Other ESA trialsThe efficacy and safety of Mircera were assessed in six open-label, multi-center clinical studies that randomized patients to either Mircera or a comparator ESA. Two studies evaluated anemic patients with CKD who were not treated with an ESA at baseline and four studies evaluated patients who were receiving an ESA for treatment of the anemia of CKD. In all studies, patients were assessed as clinically stable at baseline and without evidence of infection or inflammation as determined by history and laboratory data, including C-reactive protein (CRP ≤ 15 mg/L for study 1 and CRP ≤ 30 mg/L for studies 2 to 6). A CRP value above the threshold led to the exclusion of no more than 3% of the screened patients.In the clinical studies, ESAs were administered to achieve specific hemoglobin levels (see Table 5 and Table 6). Following stabilization of hemoglobin levels (12 g/dL), the median monthly Mircera dose was 150 mcg (range of 97 mcg to 270 mcg).
Patients Not Currently Treated with an ESAIn Study 1 patients who were not receiving dialysis were randomized to Mircera or darbepoetin alfa, administered for 28 weeks. The starting dose of Mircera was 0.6 mcg/kg administered SC once every two weeks and the starting dose of darbepoetin alfa was 0.45 mcg/kg administered SC once a week. In Study 2, patients who were receiving dialysis were randomized to Mircera or another ESA (epoetin alfa or epoetin beta), administered for 24 weeks. The starting dose of Mircera was 0.4 mcg/kg administered IV once every two weeks and the starting dose of the comparator was administered IV three times a week, consistent with the product's recommended dose. In these studies, the observed median dose of Mircera once every two weeks over the course of the correction/evaluation period was 0.6 mcg/kg. Table 5 provides the results of the two studies.Table 5 Clinical Studies in Patients Not Currently Treated with an ESAGroup(n)Percent Achieving GoalGoal: hemoglobin increase of at least 1 g/dL and to a level of at least 11 g/dL without RBC transfusion; hemoglobin levels were to be maintained within the range of 11 to 13 g/dL. (95% CI)Mean Hemoglobin Change from Baseline (g/dL)RBC Transfusion, %Study 1Mircera(n=162)98 (94, 99)2.12.5Darbepoetin alfa(n=162)96 (92, 99)2.06.8Study 2Mircera(n=135)93 (88, 97)2.75.2Epoetin alfa/beta(n=46)91 (79, 98)2.64.3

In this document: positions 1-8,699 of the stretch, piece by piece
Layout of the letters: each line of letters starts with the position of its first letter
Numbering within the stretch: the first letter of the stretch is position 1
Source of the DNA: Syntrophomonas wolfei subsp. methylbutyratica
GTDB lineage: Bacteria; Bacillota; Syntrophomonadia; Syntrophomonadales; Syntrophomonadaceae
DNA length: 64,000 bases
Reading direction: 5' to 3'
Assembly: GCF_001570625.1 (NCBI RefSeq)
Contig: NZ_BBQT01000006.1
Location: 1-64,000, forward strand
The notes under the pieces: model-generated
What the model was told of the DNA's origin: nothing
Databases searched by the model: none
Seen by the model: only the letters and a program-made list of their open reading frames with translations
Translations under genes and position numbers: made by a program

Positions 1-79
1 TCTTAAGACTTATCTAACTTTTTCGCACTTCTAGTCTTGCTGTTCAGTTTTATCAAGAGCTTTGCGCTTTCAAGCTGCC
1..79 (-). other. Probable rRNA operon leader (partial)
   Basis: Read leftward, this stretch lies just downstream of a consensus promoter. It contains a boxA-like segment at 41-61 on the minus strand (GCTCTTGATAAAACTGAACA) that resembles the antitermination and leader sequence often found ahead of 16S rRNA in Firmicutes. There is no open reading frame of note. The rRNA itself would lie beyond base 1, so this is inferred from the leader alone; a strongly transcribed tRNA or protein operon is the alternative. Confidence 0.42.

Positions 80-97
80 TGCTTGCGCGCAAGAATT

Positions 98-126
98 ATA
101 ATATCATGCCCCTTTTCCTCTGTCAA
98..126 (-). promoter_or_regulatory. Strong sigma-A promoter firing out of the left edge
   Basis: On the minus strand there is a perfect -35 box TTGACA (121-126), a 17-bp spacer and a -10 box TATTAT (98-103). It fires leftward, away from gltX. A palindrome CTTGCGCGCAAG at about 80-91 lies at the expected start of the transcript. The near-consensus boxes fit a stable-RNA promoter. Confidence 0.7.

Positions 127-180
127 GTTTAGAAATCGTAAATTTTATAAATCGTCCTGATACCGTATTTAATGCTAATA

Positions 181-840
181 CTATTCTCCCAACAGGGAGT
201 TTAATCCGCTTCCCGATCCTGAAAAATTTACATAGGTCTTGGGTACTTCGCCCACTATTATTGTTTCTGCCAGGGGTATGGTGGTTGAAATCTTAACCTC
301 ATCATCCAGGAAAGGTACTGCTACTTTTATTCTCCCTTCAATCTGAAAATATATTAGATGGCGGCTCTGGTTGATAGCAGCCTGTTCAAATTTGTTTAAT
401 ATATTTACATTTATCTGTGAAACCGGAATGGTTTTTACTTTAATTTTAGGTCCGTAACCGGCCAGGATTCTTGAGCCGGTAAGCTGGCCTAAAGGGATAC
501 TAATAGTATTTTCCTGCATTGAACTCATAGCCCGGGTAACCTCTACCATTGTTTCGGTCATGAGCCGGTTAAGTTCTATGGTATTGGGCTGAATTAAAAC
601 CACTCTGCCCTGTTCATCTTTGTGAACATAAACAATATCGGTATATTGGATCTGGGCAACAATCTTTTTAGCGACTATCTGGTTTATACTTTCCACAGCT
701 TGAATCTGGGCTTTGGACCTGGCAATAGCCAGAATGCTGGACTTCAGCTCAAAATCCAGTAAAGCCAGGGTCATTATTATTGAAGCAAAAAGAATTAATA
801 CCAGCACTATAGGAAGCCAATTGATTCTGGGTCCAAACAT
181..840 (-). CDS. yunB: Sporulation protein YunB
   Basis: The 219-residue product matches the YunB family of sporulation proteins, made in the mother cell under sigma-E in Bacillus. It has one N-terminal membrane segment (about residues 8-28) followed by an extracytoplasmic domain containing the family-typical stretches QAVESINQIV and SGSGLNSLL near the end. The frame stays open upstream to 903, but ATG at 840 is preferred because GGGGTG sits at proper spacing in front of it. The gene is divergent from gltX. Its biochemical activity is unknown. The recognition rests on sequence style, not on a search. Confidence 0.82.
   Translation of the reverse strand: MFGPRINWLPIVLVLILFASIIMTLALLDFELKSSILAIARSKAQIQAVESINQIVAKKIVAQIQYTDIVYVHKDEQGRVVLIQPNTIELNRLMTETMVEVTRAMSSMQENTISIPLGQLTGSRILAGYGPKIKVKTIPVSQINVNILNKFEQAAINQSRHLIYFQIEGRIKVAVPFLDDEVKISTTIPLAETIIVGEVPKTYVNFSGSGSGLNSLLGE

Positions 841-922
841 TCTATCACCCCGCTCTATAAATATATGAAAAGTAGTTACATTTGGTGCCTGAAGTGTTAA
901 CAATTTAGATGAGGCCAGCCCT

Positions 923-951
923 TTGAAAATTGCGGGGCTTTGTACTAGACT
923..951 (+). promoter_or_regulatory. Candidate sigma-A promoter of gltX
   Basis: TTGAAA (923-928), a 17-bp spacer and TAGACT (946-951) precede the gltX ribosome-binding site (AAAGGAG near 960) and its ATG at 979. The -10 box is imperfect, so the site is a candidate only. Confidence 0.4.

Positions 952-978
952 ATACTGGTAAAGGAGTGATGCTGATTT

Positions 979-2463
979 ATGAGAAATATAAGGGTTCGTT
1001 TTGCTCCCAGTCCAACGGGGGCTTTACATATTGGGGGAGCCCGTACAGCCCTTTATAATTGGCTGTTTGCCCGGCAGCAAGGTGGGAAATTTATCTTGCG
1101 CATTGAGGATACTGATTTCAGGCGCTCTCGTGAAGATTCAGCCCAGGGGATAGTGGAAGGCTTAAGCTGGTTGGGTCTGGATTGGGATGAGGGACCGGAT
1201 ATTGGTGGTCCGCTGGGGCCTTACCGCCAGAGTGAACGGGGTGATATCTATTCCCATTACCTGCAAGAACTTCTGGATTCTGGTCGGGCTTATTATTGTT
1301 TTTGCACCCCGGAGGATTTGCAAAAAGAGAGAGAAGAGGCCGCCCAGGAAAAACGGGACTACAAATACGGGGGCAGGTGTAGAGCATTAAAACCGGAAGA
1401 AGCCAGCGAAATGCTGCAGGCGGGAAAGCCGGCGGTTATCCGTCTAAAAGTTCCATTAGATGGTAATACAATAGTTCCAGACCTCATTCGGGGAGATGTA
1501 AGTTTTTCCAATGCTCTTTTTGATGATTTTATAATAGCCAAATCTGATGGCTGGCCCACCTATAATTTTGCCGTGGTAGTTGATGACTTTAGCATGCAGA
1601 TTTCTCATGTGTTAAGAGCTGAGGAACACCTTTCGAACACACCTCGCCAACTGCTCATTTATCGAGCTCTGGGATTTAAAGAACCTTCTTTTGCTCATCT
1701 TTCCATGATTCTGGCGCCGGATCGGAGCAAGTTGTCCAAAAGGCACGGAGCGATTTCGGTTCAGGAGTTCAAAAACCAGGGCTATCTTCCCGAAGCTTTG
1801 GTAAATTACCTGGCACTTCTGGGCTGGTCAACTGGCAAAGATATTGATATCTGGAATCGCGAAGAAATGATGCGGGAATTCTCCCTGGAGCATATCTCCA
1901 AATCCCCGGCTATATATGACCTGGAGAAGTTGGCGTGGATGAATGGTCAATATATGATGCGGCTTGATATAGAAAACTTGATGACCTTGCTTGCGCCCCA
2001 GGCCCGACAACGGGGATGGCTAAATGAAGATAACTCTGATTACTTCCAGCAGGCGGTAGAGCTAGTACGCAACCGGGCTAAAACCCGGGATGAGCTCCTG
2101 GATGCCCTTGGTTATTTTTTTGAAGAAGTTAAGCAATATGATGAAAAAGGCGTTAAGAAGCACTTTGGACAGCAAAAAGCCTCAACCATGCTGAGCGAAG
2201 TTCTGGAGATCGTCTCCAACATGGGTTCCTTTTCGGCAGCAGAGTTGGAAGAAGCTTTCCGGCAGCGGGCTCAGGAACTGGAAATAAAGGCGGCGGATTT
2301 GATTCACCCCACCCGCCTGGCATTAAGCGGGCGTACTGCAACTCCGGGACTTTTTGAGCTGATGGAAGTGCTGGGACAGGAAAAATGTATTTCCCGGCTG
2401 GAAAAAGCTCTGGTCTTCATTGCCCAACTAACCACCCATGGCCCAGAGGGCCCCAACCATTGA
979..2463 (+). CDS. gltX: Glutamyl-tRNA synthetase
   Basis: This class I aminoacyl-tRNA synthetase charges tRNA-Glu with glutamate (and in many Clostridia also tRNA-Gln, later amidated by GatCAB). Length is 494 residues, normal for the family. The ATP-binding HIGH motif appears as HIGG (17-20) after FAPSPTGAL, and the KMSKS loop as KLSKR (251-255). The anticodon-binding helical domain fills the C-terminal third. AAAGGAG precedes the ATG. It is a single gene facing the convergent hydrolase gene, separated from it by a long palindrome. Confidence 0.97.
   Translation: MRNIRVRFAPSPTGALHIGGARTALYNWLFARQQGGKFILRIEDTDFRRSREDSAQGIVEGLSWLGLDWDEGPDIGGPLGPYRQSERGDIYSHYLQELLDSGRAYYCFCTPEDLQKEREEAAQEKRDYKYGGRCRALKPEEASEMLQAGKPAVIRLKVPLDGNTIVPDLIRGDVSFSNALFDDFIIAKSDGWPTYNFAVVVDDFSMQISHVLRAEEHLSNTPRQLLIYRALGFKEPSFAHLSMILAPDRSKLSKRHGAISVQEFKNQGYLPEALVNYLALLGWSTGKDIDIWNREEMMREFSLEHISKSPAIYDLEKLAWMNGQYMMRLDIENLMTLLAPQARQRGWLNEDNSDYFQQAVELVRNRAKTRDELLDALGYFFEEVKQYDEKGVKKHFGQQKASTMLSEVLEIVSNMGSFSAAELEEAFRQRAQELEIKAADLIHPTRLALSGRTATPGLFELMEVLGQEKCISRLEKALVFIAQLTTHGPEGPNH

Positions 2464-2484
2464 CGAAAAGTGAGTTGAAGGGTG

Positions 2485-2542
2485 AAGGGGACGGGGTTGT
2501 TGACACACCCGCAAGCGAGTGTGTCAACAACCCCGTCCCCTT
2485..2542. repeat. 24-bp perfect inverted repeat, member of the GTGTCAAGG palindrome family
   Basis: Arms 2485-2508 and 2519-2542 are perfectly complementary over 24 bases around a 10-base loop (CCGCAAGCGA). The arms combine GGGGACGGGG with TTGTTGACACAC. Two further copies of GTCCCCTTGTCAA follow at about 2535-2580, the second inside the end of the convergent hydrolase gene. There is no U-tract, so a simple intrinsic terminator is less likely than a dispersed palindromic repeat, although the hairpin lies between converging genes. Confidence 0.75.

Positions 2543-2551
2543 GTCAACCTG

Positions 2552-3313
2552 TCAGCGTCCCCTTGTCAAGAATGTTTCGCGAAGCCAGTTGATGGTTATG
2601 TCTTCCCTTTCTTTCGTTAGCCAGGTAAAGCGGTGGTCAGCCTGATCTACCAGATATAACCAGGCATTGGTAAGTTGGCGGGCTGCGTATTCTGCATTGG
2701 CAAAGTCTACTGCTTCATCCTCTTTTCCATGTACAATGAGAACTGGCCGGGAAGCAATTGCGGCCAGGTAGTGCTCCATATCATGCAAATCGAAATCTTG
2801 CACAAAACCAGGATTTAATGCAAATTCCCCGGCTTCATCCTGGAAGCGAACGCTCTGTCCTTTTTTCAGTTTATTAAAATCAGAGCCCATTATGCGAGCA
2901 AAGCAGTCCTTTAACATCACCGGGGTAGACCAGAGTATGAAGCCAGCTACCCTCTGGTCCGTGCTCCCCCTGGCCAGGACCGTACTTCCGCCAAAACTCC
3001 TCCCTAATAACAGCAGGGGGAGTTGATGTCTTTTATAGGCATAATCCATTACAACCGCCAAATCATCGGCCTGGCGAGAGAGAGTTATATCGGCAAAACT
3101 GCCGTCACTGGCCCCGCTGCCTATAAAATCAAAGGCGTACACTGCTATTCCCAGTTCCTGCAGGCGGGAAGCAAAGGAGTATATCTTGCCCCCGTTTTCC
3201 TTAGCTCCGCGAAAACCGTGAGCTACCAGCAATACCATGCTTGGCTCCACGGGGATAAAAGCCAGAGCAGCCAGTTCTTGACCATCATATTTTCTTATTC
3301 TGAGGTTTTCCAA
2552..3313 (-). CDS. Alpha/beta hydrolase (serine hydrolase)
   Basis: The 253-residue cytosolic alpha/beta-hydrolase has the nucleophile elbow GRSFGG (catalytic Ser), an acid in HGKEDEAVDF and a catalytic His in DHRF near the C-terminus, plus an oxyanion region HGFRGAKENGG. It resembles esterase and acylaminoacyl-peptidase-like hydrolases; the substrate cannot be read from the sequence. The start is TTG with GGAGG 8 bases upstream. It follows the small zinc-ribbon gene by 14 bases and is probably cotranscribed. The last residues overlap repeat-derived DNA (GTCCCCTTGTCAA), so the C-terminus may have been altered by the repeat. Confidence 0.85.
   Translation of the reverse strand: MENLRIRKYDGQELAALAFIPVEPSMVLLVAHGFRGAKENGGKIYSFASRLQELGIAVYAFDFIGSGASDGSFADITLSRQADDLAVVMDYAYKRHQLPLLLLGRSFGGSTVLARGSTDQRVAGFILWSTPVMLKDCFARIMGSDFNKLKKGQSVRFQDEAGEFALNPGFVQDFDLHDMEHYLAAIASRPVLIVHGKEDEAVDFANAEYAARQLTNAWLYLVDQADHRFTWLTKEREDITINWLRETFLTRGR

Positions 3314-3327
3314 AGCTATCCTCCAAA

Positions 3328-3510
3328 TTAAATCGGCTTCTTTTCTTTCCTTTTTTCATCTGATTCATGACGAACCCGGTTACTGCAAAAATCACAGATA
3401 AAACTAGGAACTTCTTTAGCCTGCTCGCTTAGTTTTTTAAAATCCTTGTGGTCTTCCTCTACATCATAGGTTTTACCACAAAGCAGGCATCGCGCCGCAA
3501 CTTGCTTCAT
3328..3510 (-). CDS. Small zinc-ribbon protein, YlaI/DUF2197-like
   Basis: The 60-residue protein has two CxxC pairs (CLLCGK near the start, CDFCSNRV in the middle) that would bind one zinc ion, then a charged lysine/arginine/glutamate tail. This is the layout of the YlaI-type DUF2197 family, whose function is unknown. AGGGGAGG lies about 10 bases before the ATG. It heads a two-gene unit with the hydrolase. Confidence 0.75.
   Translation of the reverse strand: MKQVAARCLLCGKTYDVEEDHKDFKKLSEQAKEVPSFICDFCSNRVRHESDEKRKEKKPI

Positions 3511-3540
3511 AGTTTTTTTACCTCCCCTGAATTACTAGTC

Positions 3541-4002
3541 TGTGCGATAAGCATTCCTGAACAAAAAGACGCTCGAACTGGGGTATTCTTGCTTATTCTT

Patients Currently Treated with an ESAFour studies assessed the ability of Mircera to maintain hemoglobin concentrations among patients currently treated with other ESAs. Patients were randomized to receive Mircera administrations either once every two weeks or once every four weeks, or to continue their current ESA dose and schedule. The initial Mircera dose was determined based on the patient's previous weekly ESA dose. As shown in Table 6, treatment with Mircera once every two weeks and once every four weeks maintained hemoglobin concentrations within the targeted hemoglobin range (10 to 13.5 g/dL).Table 6 Clinical Studies in Patients Currently Treated with an ESAGroup(n)Mean Baseline HemoglobinEvaluation Period Hemoglobin (Mean)Between-group Difference Mircera versus comparator mean hemoglobin difference in the evaluation period; 97.5% CI are shown for studies that compared two Mircera groups to another ESA (Studies 3 and 4) and 95% CI are shown for the other studies.,g/dL (95% or 97.5% CI)n/a = not applicableStudy 3Mircera IV every 2 weeks(n=223)12.011.90.0 (−0.2, 0.2)Mircera IV every 4 weeks(n=224)11.911.90.1 (−0.2, 0.3)Epoetin alfa/beta IV(n=226)12.011.9n/aStudy 4Mircera SC every 2 weeks(n=190)11.711.70.1 (−0.1, 0.4)Mircera SC every 4 weeks(n=191)11.611.5−0.0 (−0.3, 0.2)Epoetin beta SC(n=191)11.611.5n/aStudy 5Mircera IV every 2 weeks(n=157)12.012.10.2 (−0.0, 0.4)Darbepoetin alfa IV(n=156)11.911.8n/aStudy 6Mircera IV/SC every 2 weeks(n= 68)11.811.90.1 (−0.1, 0.4)Epoetin alfa IV/SC(n=168)11.911.80.1 (−0.1, 0.4)